Image 3: Everton’s Alex Iwobi plays the ball in front of Djibril Sidibe, setting up Richarlison’s opening goal

The small arrow shows the path of the ball after being passed by Iwobi, and the larger arrow shows Sidibe’s run, and you can see how Leicester have been caught out because they have been all dragged to the near side of the pitch, leaving Chilwell in particular under pressure to get back across before Sidibe gets there (and he doesn’t manage to).

In the second half, Leicester played for a little while trying to be a bit quicker with their passing, before manager Brendan Rodgers made a substitution that would switch the momentum to the Foxes for the rest of the match. He brought on Kelechi Iheanacho for Ayoze Perez, and played him alongside Jamie Vardy in a front two. This meant that Leicester could now change the way they made runs, to help generate more service for their two strikers.

Leicester v Everton Image 4
Image 4: Now Leicester had two options every time they advanced forward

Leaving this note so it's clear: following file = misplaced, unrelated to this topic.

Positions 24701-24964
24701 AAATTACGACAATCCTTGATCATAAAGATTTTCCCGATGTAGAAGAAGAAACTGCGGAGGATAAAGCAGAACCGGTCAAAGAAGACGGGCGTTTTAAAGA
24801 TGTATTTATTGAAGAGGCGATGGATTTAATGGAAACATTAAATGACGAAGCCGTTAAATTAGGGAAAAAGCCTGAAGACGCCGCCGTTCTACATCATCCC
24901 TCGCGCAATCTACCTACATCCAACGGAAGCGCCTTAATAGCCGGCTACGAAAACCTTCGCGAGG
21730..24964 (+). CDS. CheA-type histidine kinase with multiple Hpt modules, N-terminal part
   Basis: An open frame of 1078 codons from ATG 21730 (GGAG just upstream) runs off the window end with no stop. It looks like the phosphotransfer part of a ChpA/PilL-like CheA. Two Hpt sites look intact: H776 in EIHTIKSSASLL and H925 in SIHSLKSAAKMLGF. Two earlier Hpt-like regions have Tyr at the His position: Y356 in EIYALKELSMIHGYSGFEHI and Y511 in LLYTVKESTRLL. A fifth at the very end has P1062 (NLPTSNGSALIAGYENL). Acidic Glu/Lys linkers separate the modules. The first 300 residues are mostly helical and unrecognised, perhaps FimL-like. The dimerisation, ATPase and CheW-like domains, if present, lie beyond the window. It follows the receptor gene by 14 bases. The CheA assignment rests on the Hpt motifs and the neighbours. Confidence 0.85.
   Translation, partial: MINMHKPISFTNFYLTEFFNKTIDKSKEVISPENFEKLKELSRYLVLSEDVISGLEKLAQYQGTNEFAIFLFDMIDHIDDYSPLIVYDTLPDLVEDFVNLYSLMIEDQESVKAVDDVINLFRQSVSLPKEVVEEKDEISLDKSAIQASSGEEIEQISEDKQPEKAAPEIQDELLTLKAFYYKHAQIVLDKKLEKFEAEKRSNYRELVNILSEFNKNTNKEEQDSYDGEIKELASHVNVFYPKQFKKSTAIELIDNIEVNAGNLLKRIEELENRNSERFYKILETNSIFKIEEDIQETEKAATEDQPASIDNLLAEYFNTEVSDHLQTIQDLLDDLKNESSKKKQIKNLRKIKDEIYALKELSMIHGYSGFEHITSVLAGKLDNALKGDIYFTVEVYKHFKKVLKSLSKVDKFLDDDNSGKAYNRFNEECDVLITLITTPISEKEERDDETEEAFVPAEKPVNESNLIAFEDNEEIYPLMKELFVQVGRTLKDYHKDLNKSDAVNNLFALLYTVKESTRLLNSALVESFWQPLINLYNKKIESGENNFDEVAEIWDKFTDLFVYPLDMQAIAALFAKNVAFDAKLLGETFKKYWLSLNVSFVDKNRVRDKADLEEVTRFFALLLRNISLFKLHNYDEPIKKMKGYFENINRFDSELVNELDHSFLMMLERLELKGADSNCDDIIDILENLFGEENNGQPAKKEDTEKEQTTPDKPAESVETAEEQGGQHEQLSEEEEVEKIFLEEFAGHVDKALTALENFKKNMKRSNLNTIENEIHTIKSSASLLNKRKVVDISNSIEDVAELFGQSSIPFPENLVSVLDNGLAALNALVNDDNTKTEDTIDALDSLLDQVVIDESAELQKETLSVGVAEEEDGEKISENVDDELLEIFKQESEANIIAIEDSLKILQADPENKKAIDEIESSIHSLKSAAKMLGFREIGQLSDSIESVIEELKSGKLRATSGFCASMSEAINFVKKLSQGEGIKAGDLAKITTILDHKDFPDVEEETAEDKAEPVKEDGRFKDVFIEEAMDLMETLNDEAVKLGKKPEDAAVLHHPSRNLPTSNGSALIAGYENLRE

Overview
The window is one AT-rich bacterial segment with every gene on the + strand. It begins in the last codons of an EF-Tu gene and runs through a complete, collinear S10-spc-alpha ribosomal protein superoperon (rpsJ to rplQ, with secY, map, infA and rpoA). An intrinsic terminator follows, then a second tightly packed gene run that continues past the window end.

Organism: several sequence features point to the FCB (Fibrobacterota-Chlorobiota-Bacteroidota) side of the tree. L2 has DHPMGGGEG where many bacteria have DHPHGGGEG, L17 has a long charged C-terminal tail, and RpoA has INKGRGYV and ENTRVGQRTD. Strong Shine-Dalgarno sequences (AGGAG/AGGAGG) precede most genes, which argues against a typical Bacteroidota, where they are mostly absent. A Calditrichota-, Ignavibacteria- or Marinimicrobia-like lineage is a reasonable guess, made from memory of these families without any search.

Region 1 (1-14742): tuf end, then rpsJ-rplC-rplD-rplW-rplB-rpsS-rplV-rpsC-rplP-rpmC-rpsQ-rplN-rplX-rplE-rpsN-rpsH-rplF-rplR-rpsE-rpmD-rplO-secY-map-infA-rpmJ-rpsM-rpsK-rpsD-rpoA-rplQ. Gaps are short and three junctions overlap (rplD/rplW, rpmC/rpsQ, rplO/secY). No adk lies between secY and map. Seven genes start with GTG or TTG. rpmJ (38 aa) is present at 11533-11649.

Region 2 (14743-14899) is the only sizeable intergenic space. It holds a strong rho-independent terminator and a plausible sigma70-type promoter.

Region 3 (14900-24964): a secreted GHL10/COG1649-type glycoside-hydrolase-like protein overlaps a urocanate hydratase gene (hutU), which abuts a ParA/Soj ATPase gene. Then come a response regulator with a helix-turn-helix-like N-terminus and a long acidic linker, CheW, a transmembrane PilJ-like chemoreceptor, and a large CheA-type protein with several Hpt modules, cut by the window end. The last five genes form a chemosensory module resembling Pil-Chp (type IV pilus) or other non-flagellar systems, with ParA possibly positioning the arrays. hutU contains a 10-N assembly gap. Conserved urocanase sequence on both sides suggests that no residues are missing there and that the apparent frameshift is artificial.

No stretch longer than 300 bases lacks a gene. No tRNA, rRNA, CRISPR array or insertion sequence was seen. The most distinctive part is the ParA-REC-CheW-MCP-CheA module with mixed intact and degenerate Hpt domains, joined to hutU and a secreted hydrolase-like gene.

In Image 4, Wilfred Ndidi is in possession, and now has two options to play the ball to. Vardy and Iheanacho are both circled, and can be clearly seen on either side of the Everton back three, whereas when Vardy was up there by himself, he was in the middle of the defenders. This tactic worked for them, and Leicester were by far on top during the second half. This also relieved their defence as, because Everton were now under pressure from Leicester’s attack, the two wing-backs had to constantly drift back, which means Ricardo and Chilwell could now join the attacks, and Leicester could serve their front men with chances – and this all came because the Foxes made this one tactical swap.

The three centre backs were also being split, because of Vardy and Iheanacho playing wider, and that created gaps for Maddison and Tielemans to run through, as will be shown later.

Image 4 is actually the buildup to Leicester’s equaliser, because Ndidi then passed the ball to Iheanacho on the far side of Everton’s defence, who then crossed in for Vardy to tap in, so the strategy worked for them.

Now I have explained how Leicester managed to force Everton’s wing-backs, Sidibe and Digne, to track back more often than they would like to, I can say that Leicester’s first goal was scored simply because they weren’t able to get back in time, and that allowed Leicester the time to get in the box and score, and also because they upped the tempo of their passing in the second half to ensure that Everton wouldn’t have time to get back and help. Simple as that.